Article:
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05/09/2023, 5:15 am EDT

Australia Season 1-3 Ahead Outlook: +IOD/El Nino ahead promise an evolving dry bias to Australia climate for the second half of 2023.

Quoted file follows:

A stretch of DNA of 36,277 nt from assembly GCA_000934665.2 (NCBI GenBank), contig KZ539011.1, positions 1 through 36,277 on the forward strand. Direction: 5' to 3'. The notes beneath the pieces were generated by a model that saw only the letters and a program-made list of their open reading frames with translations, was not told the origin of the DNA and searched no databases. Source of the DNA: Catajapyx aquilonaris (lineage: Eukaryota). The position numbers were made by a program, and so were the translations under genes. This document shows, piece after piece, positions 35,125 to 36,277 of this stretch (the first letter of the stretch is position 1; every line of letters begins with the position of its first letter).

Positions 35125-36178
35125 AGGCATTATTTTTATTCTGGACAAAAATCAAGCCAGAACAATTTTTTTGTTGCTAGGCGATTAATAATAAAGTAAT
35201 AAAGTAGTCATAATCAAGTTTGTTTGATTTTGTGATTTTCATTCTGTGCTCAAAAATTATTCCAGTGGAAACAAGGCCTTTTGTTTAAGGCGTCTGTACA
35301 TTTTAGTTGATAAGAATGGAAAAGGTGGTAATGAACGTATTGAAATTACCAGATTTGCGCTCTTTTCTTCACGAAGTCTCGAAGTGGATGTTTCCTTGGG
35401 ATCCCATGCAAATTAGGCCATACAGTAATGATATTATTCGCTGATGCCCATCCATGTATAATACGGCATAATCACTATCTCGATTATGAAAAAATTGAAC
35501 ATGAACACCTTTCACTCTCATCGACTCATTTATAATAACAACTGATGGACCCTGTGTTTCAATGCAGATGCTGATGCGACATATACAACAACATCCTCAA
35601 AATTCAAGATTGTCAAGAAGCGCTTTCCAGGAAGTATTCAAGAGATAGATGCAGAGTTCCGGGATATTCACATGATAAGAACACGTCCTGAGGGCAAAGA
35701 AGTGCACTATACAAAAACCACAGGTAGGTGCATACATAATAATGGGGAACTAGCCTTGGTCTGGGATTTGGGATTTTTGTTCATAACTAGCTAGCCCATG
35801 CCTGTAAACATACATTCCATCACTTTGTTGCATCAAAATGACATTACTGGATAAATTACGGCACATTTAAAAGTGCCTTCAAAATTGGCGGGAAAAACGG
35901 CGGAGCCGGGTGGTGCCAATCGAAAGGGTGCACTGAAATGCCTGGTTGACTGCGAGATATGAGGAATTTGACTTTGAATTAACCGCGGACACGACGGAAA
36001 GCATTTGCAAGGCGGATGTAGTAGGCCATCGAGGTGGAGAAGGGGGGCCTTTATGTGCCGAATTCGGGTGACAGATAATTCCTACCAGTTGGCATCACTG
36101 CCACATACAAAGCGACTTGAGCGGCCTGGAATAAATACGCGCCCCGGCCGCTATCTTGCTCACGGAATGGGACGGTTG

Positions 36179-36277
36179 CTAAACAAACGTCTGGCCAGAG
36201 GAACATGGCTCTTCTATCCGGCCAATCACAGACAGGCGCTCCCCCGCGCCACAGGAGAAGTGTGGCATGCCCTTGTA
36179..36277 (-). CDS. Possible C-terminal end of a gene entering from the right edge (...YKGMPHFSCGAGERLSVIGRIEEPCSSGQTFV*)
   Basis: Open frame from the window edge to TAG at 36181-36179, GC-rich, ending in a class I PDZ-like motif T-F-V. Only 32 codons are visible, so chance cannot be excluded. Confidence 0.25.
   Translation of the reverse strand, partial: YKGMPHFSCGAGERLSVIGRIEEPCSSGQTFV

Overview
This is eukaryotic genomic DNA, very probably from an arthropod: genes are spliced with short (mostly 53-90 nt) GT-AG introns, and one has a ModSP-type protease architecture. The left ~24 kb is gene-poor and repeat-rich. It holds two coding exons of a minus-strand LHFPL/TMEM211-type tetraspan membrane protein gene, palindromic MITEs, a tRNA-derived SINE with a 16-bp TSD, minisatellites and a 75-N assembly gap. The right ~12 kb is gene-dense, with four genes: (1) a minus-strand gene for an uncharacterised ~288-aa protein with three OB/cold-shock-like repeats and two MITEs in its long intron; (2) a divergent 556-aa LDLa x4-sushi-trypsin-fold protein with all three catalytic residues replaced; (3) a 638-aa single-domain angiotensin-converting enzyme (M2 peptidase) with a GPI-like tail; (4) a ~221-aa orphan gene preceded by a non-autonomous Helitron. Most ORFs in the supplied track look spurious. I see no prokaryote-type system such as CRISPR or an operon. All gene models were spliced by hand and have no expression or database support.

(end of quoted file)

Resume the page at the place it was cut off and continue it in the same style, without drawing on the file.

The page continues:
Highlight: +IOD/El Nino ahead promise an evolving dry bias to Australia climate for the second half of 2023.   Executive Summary: The Australia season 1-3 ahead forecast is updated and valid for meteorological winter 2023 through next summer. The primary catalyst to forecast results are an evolving positive phase Indian Ocean dipole and El Nino each forecast to initiate during the next 3-6 weeks. The +IOD/El Nino combination motivates a dry bias to the Australia climate following a period of wet climate due to La Nina of the past several years. Drought evolution for next summer is likely. Climate: A major shift in the ocean system is forecast for the middle third of 2023. The long-standing (2020-23) La Nina episode is fading. Nino34 SSTA is on the El Nino threshold. A transient convection phase of the Madden Julian oscillation (MJO) driven by a westerly wind burst (WWB) across the tropical Pacific should push ENSO into El Nino onset during June. El Nino is forecast to strengthen during the second half of 2023 although intensity forecasts vary (Fig. 1). Meanwhile, waters northeast and east of Australia remain somewhat warmer than normal. The warm waters are associated with a marine heat wave responsible in-part for all kinds of weather extremes from Australia to New Zealand this past summer season. The marine heat wave is semi-permanent and likely to last through 2023 (Fig. 2). In the tropical Indian Ocean, a weak negative phase of the Indian Ocean dipole (-IOD) is present now. However, the Australia Bureau of Meteorology is forecasting a moderate-to-strong +IOD to emerge over the next 1-3 months peaking during Q3/2023 before weakening later this year (Fig. 3). Entering the cold season, Australia soil moisture conditions indicate mostly wet signatures across the western half of the continent with dryness either side of the New South Wales/Queensland border (Fig. 4). The trend into El Nino and +IOD suggests a drier climate ahead for Australia. Fig. 1: A collection of all dynamic and statistical Nino34 SSTA forecasts reveal El Nino ahead with unclear intensity.   Fig. 2: International multi-model ensemble (IMME) global SSTA forecast for September 2023.   Fig. 3: The Australia Bureau of Meteorology projection of the Indian Ocean dipole for 2023.    Fig. 4: The Australia Bureau of Meteorology soil moisture analysis for April 2023.   Forecast methodology: The Australia season 1-3 ahead climate forecast is based on a constructed analog uniquely designed by Climate Impact Company. The constructed analog is primarily a regional SSTA-based analog of past similar conditions and projecting climate forward based on the forecast of those SSTA regimes. JUN/JUL/AUG 2023: During meteorological winter 2023, the prevailing upper air pattern based on the constructed analog forecast, features a persistent weak upper trough over the +IOD-cooled waters west and northwest of Australia, the semi-permanent upper-level ridge east of Australia with core near New Zealand and motivated by the New Zealand marine heat wave, and an amplified upper ridge south-southeast of Australia. The southern annular mode (SAM) often referred to as the Antarctic oscillation (AAO) is in the positive phase as a stronger than normal polar vortex is evident. The sensible weather forecast indicates that on average Southern Australia is cooler than normal for upcoming winter. The positioning of the persistent upper air features implies coldest risk is across the Interior South. Conversely, Northern Australia is not at risk of cooler air masses and a warmer than normal winter season is expected. The precipitation forecast is normally dry with drier than normal signatures on the East and Southeast Australia Coast. A +IOD/El Nino climate should bias the precipitation pattern drier than normal. The outlook is not as cool as the previous forecast. Fig. 5-6: The Climate Impact Company constructed analog temperature and precipitation anomaly climate forecasts for JUN/JUL/AUG 2023.  SEP/OCT/NOV 2023: During meteorological spring 2023, the constructed analog forecast projects a large upper-level high-pressure ridge across ocean waters just south of Australia. The vigorous wintertime Antarctic polar vortex is not as strong. El Nino is intact although the strength of this feature is uncertain. +IOD peak intensity occurs during early spring. The +IOD/El Nino combination biases the Australia climate drier than normal, possibly more so than indicated by the climate forecast. Springtime is also generally warmer than normal across the Interior East and Southeast plus Southwest Australia zones. The forecast is not as warm as the previous outlook. Fig. 7-8: The Climate Impact Company constructed analog temperature and precipitation anomaly climate forecasts for SEP/OCT/NOV 2023.  DEC/JAN/FEB 2023-24: The summer 2023-24 forecast is likely hotter and drier than normal. The risk of developing drought is HIGH! During next summer, a full-tilt El Nino is favored. The +IOD pattern fades, but El Nino could motivate widespread dryness (depending on intensity). The sensible forecast is not as hot as the previous outlook although drier across the northern half of the continent. A weak or failed monsoon is possible. Fig. 9-10: The Climate Impact Company constructed analog temperature and precipitation anomaly climate forecasts for DEC/JAN/FEB 2023-24.